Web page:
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Signs of real trouble started to be voiced out when media outlets were allowed to preview the game for six or so hours a few weeks before launch. The restrictive nature of the preview event raised some eyebrows as not much was known of the hardware specifications used in the systems the game was streamed from. And then came the review embargo, which limited reviewers to PC versions of the game along with the condition that no gameplay footage captured during the review process was to be used for the actual review of the game, at least until its release. Early reviews did praise the game for its story and world, as was expected, but the general theme was that the game was buggy, which was acceptable in today’s world with AAA games. But it was just after release that all the restrictions behind the preview and the review process started to make sense. The game was really only ready on PC. And only optimized enough to run on higher end hardware. On lower spec PCs and consoles though it was a completely different game altogether. Textures literally took 10s of seconds to load. The framerate hovered along the lines of mid to high 10s. The console versions were also a huge step down in terms of graphics, and all the refinements found on the PC version in terms of AI and visuals were pretty much non-existent. It was clear that the game was not ready on consoles. And despite having the media only review the PC version, CDPR made the decision to release the game on PS4, Xbox one and the newer consoles via backward compatibility.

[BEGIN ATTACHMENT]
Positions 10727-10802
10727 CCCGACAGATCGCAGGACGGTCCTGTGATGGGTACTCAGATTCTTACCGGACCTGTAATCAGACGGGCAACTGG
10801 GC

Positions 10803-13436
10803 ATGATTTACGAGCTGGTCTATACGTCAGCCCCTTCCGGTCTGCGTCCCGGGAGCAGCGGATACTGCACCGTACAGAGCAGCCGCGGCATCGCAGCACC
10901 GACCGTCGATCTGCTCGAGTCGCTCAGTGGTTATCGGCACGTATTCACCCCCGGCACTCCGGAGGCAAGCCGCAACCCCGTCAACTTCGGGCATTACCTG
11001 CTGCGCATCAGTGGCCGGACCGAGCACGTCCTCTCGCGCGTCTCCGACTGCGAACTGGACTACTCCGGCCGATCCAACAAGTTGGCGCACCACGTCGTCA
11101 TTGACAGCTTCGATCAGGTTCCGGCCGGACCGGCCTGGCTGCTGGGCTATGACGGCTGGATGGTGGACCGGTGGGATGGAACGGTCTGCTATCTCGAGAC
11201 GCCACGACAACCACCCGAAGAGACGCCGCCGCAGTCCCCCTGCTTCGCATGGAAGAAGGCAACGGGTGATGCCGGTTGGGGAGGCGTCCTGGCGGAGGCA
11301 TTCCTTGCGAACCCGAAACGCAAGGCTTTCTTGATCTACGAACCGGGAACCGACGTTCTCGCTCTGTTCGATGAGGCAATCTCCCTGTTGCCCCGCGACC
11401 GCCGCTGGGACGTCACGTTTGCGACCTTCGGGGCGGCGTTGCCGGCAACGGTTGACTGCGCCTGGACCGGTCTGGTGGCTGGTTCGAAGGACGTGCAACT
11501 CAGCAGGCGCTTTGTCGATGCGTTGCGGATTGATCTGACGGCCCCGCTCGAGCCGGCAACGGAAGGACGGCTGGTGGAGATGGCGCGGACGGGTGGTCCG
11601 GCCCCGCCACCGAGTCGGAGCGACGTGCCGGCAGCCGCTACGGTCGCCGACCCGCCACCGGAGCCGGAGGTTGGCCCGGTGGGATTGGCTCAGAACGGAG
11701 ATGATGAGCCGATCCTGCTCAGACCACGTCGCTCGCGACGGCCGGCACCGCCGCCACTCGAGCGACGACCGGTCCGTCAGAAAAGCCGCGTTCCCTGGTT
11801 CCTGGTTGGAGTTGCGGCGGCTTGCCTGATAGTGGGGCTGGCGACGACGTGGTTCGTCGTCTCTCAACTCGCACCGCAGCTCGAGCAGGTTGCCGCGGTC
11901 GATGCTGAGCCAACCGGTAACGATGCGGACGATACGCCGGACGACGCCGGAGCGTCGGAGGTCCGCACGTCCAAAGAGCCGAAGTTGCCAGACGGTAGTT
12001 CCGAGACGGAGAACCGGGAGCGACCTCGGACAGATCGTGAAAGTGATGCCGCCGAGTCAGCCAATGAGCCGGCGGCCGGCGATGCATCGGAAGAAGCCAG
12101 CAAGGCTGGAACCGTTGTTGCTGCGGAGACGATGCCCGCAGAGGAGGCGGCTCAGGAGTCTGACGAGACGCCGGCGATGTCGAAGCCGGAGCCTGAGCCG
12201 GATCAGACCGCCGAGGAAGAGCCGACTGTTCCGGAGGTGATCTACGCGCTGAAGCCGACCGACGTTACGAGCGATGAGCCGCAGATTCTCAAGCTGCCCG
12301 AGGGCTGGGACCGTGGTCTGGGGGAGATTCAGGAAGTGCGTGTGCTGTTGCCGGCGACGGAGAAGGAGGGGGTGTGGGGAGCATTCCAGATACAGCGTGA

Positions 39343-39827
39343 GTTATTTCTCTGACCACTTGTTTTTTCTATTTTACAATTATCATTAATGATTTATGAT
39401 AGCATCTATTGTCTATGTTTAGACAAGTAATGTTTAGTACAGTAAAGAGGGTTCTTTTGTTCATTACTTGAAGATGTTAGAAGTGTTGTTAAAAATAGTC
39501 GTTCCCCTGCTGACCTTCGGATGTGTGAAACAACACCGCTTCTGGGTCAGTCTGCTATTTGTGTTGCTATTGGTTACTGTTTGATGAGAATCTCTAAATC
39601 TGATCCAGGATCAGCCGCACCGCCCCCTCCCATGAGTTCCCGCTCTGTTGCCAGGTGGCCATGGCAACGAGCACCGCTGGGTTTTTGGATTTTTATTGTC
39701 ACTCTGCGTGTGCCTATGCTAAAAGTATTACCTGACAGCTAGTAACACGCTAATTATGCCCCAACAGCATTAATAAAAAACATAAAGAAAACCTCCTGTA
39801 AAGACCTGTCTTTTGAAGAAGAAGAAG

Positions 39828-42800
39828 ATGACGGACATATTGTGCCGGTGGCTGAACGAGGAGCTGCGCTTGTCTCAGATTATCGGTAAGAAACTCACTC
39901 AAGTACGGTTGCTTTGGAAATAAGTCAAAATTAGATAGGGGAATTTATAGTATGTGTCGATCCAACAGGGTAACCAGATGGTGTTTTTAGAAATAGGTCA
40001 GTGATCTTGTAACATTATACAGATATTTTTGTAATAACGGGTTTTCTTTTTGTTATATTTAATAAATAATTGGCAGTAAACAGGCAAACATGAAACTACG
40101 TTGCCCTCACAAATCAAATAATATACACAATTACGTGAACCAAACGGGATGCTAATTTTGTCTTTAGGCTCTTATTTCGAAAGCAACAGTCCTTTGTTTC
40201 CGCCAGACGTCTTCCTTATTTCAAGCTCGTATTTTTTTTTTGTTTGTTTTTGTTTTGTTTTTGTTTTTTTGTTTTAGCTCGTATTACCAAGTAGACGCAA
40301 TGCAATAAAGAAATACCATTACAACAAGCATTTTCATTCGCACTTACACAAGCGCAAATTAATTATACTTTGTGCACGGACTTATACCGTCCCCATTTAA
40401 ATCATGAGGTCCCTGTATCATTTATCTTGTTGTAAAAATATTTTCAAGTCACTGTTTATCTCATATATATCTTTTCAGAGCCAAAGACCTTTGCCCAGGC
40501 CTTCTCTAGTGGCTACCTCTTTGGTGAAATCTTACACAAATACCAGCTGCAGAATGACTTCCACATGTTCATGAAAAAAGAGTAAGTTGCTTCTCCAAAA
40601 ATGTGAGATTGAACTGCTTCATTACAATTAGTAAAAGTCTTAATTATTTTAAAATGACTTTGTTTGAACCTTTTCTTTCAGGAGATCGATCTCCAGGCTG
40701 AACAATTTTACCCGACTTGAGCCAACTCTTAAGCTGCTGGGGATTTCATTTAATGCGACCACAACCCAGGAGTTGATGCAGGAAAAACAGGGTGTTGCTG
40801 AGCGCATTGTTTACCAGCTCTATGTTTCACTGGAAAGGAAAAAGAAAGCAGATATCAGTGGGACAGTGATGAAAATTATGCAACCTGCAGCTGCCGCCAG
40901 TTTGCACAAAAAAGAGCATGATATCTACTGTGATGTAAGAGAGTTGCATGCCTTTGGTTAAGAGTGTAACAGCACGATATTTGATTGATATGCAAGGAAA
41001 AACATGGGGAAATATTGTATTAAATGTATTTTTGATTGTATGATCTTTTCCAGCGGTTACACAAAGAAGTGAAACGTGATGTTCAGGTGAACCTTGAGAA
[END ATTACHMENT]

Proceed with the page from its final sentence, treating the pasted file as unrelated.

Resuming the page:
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For the gaming community that knew CDPR as a company that represents the good in the industry, this was a devastating realization. All of the above were deliberate moves. From not showing gameplay on consoles until release, to limiting what can be conveyed to the end user so they could capitalize on the sales on console games, this was misrepresentation of a product in clear light of day. Matters only got worse when the company started to offer refunds on consoles without consulting the relevant companies, Sony and Microsoft, resulting in Sony removing the game from the PlayStation store altogether. This was unheard of, especially for a high-profile release like cyberpunk.

Just to be clear, the intention here is not to kick CDPR when they are down, but sentiments across the gaming community, both from the ones who purchased the game, and from the ones who didn’t are all the same. Why would CDPR do this? Why would they not release just the PC version if the other versions are not ready? Why not delay the game altogether until it is ready? How can holiday season sales numbers outweigh the goodwill earned over almost 15 years? And, above all, how is this fair on the people who had worked hard, not to mention in crunch situations, over the eight-year development period?

Cyberpunk 2077 – The Story with Many Lessons